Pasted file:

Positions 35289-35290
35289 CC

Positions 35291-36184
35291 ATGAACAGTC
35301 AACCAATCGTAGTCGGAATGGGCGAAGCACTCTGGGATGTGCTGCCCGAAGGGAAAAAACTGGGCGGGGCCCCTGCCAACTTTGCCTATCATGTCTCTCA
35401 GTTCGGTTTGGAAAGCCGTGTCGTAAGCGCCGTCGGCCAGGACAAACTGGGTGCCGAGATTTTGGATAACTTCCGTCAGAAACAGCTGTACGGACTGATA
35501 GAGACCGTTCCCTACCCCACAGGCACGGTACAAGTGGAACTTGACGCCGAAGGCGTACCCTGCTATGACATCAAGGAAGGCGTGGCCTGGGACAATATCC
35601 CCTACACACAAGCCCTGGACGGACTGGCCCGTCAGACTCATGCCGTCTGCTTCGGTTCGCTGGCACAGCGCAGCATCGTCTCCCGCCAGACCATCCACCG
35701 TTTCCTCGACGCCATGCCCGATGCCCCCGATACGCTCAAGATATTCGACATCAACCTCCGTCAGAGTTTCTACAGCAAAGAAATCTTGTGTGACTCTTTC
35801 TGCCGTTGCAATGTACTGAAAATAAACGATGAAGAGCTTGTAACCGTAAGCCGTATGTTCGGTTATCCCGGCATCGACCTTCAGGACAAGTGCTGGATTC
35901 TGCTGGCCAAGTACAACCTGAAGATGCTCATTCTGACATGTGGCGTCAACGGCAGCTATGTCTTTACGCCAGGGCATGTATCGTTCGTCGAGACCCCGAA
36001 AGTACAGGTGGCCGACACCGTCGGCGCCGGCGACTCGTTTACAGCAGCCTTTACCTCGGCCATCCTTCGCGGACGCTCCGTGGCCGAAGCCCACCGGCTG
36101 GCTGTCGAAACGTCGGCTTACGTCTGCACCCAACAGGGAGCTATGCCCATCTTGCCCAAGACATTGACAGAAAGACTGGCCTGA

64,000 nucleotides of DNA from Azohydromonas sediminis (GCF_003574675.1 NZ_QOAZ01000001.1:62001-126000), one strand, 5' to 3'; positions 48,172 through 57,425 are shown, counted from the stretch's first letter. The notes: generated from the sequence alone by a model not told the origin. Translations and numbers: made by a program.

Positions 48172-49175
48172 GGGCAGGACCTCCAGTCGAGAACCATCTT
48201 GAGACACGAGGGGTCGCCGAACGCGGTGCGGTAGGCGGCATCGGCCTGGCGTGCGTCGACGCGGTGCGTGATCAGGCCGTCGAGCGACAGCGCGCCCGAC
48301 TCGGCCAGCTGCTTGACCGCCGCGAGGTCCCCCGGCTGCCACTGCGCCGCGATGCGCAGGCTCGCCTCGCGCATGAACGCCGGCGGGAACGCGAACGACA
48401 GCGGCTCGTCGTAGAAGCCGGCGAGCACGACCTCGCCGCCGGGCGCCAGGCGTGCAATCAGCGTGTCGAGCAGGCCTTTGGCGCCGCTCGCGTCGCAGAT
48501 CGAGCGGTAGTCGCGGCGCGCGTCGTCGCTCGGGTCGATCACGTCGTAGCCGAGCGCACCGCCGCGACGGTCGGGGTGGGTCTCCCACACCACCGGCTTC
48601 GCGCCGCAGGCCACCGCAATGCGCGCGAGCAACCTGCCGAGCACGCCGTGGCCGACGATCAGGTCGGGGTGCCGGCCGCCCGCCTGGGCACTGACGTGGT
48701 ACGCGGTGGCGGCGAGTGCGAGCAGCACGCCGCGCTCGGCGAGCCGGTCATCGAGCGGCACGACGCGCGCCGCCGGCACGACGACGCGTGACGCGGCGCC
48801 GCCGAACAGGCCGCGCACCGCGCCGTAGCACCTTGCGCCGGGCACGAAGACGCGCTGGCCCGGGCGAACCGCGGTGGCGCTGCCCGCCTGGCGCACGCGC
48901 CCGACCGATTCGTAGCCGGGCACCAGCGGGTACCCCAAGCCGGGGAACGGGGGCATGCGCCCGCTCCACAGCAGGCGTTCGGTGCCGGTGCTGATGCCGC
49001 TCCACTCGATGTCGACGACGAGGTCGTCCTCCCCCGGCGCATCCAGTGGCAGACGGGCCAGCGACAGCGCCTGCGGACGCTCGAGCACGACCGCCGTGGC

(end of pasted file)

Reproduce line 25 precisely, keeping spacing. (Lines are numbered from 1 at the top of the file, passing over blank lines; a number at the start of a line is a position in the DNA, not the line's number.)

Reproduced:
49001 TCCACTCGATGTCGACGACGAGGTCGTCCTCCCCCGGCGCATCCAGTGGCAGACGGGCCAGCGACAGCGCCTGCGGACGCTCGAGCACGACCGCCGTGGC